This site is entirely user-supported. See how you can help.
Latitude: 52.9906 / 52°59'26"N
Longitude: -4.0793 / 4°4'45"W
OS Eastings: 260528
OS Northings: 345716
OS Grid: SH605457
Mapcode National: GBR 5R.HRJQ
Mapcode Global: WH55F.93Q5
Entry Name: Cowhouse and Cottage Complex at Gardd-Llygaid-y-Dydd
Listing Date: 25 November 1998
Last Amended: 25 November 1998
Source ID: 20936
Building Class: Domestic
Location: Located directly opposite the primary house at Gardd-y-Llygaid-y-Dydd.
Traditional County: Merionethshire
Late C17 cowhouse associated with the primary house at Gardd-y-Llygaid-y-Dydd; graffiti to the L of the entrance is dated 1723. To this was added a further range to the rear, forming an L-plan, probably in the C18. In the C19 a domestic block was added to this to the NW and, perhaps at the same time a narrow brewhouse addition was made at right-angles to the primary section, at the front; finally a modern extension was added to the SE gable of the C19 domestic section.
Small group of adjoining agricultural and domestic blocks around a primary byre and forming a rough F-plan. Rubble construction, the byre section with boulder foundations and with kneelered, slate roofs; rubble gable parapet to the latter's NW gable. The primary entrance is in the long SE side, facing the old house; this has a modern boarded door and slatestone lintel. To the L of the entrance is some early scratch graffiti, including the date 1723 and the name Owen Hughes. The block's L gable has a C19 nine-pane sash window to the ground floor and a similar window to an upper loft. The opposing gable end has two small outer lights with plain glazing and deep inward splays.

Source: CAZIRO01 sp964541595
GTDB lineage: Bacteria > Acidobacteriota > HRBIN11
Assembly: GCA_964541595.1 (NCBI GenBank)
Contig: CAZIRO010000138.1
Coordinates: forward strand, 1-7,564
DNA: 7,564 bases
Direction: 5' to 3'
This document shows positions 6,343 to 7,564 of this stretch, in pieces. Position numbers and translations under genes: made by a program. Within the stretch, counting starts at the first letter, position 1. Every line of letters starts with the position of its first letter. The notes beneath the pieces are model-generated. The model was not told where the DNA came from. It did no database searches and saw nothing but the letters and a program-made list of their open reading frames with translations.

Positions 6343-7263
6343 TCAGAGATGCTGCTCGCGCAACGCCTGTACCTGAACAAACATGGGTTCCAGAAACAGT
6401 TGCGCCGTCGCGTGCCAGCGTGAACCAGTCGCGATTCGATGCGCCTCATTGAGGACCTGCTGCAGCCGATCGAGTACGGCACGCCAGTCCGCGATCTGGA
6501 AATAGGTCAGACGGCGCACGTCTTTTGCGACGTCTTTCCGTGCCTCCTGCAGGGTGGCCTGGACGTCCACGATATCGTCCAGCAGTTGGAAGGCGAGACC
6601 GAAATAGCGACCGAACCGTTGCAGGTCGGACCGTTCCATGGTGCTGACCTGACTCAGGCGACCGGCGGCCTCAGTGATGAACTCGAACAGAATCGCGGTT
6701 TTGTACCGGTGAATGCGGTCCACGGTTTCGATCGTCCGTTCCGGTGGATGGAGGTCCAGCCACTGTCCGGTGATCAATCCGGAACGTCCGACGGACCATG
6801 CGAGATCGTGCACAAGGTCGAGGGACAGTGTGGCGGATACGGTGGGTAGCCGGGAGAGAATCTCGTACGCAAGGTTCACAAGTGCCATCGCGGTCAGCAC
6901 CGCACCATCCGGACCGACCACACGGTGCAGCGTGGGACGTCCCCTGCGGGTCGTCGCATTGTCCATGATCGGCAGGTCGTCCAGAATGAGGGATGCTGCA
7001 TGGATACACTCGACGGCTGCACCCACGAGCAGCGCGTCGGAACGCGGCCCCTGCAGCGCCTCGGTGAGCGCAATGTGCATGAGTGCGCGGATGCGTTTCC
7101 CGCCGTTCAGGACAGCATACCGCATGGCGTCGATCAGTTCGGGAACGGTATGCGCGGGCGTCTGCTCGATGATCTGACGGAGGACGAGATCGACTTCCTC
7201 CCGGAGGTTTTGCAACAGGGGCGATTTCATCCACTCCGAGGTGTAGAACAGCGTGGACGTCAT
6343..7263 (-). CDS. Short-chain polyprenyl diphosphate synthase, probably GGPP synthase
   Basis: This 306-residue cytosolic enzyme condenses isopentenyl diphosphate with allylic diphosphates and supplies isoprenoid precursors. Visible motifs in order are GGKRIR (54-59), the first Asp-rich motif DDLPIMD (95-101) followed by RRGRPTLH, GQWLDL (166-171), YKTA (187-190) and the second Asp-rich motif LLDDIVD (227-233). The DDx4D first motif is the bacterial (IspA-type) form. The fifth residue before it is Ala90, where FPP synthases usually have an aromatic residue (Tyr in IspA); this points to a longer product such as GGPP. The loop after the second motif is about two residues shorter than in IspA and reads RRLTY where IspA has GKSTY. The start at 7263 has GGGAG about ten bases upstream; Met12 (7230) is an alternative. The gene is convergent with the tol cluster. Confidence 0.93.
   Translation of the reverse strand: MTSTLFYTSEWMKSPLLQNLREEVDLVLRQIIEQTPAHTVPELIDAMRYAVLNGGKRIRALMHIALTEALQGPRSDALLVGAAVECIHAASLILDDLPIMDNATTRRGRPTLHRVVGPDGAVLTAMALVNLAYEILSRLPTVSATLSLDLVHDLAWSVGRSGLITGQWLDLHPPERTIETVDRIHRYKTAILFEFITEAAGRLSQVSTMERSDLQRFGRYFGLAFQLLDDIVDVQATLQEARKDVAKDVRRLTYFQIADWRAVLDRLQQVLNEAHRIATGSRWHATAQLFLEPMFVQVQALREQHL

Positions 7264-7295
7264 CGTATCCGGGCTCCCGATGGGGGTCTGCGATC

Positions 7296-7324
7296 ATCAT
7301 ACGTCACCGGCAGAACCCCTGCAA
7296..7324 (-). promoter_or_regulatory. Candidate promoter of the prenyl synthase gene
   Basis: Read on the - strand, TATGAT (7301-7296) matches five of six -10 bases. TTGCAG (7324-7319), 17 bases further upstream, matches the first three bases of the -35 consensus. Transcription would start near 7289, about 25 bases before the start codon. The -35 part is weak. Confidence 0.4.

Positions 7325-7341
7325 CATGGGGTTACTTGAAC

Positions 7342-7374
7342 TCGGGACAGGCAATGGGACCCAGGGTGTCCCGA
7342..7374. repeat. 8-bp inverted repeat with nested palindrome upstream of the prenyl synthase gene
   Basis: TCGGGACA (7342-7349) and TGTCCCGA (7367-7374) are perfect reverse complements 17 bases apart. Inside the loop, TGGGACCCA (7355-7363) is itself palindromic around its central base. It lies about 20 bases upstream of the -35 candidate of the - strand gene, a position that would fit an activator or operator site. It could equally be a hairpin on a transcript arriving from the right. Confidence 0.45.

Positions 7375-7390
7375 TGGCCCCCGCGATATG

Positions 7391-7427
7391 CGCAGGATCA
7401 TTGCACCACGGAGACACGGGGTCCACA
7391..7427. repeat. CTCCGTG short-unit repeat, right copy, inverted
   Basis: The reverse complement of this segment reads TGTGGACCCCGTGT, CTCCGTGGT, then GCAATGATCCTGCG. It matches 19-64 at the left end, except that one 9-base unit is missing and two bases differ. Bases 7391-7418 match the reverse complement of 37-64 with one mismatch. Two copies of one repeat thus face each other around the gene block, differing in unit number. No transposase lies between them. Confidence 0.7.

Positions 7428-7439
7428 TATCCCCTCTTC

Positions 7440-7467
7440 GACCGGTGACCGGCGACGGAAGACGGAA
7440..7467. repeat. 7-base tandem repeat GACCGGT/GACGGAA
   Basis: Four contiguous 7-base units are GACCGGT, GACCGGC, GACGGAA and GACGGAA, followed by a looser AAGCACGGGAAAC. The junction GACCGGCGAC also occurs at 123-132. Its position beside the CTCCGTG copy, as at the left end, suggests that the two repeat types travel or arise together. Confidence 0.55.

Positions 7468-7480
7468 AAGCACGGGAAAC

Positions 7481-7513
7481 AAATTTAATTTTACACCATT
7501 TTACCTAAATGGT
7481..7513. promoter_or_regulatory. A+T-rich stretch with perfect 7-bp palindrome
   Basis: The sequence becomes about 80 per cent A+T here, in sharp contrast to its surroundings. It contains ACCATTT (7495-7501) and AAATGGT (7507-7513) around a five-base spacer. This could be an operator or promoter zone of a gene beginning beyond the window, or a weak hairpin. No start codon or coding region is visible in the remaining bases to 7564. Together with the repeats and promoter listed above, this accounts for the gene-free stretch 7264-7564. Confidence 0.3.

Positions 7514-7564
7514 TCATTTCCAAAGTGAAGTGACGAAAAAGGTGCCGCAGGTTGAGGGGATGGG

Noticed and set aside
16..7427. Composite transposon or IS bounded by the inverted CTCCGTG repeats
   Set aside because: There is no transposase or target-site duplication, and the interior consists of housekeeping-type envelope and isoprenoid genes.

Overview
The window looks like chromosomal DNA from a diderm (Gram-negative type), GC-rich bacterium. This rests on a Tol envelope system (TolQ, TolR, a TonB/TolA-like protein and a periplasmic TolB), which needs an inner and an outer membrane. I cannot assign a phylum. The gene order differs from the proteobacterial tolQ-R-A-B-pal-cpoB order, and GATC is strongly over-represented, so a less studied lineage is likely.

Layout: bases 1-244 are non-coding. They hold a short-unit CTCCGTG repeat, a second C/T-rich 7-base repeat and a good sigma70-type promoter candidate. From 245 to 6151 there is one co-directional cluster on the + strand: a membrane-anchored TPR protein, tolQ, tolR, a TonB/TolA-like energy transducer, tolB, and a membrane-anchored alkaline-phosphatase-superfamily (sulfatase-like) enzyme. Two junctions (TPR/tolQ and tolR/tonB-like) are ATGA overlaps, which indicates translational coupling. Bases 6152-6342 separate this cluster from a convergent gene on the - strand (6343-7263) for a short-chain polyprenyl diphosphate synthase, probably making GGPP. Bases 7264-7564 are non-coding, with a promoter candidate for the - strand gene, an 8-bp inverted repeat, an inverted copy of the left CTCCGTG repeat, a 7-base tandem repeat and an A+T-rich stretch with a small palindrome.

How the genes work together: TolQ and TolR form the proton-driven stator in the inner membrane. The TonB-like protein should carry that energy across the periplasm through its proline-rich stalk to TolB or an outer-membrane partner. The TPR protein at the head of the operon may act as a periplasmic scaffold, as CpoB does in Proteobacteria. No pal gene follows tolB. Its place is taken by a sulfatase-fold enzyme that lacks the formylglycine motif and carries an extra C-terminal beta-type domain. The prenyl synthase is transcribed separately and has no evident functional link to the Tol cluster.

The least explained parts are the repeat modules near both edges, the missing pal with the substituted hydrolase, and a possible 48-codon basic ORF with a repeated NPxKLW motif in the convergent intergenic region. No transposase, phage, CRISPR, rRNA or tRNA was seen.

The domestic section faces NW and occupies the C19 addition and the byre addition, thereby forming an L-shaped block. This has squat end chimneys and modern 8-pane casements, including a gabled dormer to the upper floor of the C19 part, with a part-glazed door. The brewhouse section also has a squat gable end chimney.
The primary section has an old ladder giving access to a first floor sleeping loft. The roof is of 2 bays with a collar truss (the collar removed) with some vertical boarding underneath the principals, all limed. In the far bay is a plain built-in bedstead, probably of the first-half C19, with cord stringing.
Listed for its special interest as an early agricultural complex with later domestic additions, retaining good vernacular character and forming part of an interesting and well-preserved farmstead group.
Group value with the primary house at Gardd-y-Llygaid-y-Dydd.
Other nearby listed buildings